Interview: ARI MATSUOKA
Date of interview: 14 July, 2020
New York, where divisions and disparities were revealed by the Coronal Eruption. We interviewed him about the current situation in the city.
Q1 Could you tell us, where are you from?
I’m from Mt. Vernon , New York .
Q2 Just recently, New York City lifted its three month lasting “Corona virus” lockdown order. What do the people feel and how do the the streets in New York look like during the mass demonstrations?
Could you also explain, what the term “curfew” means?
I feel like the majority of the people feel like the lockdown is a distraction that everything is quote on quote “back to normal” in general and no one is taking precaution. During these times it doesn’t change the fact black people are being killed, and its shifting people’s minds. The fact that people are protesting and speaking out are the ones on the front line and putting their safety at risk .The curfew was more to diminish the ones from speaking out and doing what has to be done to see the change that we deserve.
Q3 Do you feel any differences between the people taking part in the morning protests and those, who start demonstrating at night?
The only difference is that the am protest is more peaceful and more chill, and the night time ones they are those more seen, because it’s rush hour time and everyone is actually being seen & heard. I believe that we need both (looters & protesters) because we do need both to get our point across. & demand what is right.
Q4 Do you think there is discrimination in NYC? Not only limited to racial discrimination but also sexual, religious or political discrimination.
Yes of course !
Q5 Personally, I do not like the term “people of color”. People, under no circumstances should be treated differently because of their skin color.
What do you think is the reason, the american protest against racial discrimination heated up and got so violent?
Because people are tired! We are tired of the same shit… but if you want to say quote on quote Americans of any ethnicity, everyone is tired of what’s going and those that are protesting are aware that black people are continuously being killed for being black. While I protesting I thought of how would my life be if I was different because I feel like no one will ever understand or feel what a black person feels in America.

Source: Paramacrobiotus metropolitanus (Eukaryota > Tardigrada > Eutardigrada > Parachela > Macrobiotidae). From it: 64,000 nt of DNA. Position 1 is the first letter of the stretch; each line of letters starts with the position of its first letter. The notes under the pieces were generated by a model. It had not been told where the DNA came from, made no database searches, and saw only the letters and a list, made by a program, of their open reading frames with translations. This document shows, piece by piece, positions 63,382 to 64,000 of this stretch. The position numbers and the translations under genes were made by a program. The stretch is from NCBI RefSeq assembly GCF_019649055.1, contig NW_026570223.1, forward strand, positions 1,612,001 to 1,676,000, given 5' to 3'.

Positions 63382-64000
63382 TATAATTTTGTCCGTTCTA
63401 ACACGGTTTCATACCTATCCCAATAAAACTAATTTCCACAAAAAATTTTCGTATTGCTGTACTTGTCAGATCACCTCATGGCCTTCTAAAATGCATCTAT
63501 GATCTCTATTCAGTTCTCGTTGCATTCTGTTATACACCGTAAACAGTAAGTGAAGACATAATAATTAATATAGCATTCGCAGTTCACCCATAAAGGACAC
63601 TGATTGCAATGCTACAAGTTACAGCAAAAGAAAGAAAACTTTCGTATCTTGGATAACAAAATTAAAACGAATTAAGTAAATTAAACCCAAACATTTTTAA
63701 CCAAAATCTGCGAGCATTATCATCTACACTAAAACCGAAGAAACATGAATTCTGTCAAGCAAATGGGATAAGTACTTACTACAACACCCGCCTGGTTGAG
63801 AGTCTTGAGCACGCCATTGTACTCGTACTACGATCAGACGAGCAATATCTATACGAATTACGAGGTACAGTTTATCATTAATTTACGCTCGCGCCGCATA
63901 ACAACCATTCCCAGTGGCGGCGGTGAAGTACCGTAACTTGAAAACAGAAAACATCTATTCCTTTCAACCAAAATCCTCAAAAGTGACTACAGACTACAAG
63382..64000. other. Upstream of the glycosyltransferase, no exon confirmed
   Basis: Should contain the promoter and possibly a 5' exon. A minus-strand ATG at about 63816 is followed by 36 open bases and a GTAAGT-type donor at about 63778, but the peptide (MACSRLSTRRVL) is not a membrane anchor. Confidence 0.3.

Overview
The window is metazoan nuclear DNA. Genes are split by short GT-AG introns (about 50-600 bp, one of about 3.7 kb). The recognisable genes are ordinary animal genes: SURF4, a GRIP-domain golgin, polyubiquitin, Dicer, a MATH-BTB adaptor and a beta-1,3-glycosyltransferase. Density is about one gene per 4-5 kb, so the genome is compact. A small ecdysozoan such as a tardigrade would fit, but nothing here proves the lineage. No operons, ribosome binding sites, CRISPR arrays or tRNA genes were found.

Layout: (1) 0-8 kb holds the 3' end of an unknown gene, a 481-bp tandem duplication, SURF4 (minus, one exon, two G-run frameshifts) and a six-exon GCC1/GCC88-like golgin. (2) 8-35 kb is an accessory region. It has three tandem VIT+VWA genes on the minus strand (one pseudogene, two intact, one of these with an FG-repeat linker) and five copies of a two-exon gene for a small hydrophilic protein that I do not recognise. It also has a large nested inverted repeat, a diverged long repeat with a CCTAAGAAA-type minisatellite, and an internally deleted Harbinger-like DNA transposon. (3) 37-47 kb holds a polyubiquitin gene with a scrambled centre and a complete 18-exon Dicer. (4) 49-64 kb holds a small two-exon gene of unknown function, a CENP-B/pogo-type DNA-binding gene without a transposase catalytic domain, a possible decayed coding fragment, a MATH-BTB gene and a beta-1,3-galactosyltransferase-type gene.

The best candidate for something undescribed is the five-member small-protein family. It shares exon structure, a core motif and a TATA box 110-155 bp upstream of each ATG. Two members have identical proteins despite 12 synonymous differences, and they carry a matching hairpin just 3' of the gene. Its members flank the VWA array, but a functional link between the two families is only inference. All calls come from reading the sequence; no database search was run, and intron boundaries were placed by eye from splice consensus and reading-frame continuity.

Q6 In which way did the NYC lockdown influenced your activities as a musician and artist?
In a negative way it puts me in a stay of mind where this is the shit that I heard from older family members and friends and now as a 30 year old black man in America, it’s crazy how I’m seeing the same thing but it’s like two steps forward and two steps back. It’s a continuous cycle. Slavery has never ended and how the school has never stated facts about how slavery hasn’t ended. Like people need to stop mentioning about 400 years ago let talk about The facts about how 50 years ago, which may sound as long but isn’t the same thing has been happening. Black were restricted from white owned places. Black not being able to even speak to a white person without being precarious.
It helped me push the message more because since I started making music my message has been all about what is happening in the present times.
I’ve learned by listening to some of my favorite artists like: Nas, public enemy, Mos Def, prodigy, Krs-one-, ab-soul, CAPITAL STEEZ, Tupac & many more. So once I knew it was like minded people that understood and had a vision of the things I felt and thought, I went harder with my message.
Q7 One day, I watched an american demonstration on TV. The protestors demonstrated not with vandalism and violence, but with music and dance, as they supported a peaceful way to solve the problems.
What message do you want deliver through your music during the demonstrations? Do you think the recent events changed you?
No, I believe my message as being the same. The only that has changed me is being more comfortable with making the music that I make. Back then people would question why I was doing what I was doing which made me feel like I had to stop speaking to them and surrounding myself with those kind of people.
Q8 What is the reason behind your decision, to keep on being active in NYC? What fascinates you you most in NYC?
What keeps me active is like the daily reminder of my message.
Q9 Racial discrimination, the virus lockdown…seems like 2020 lets us think about borders. What do you feel and think when you see the term “BORDER”?
I feel separation.
Q10 Last but not least, do you intend to stay in NYC and continue being active there?
Yes most definitely.
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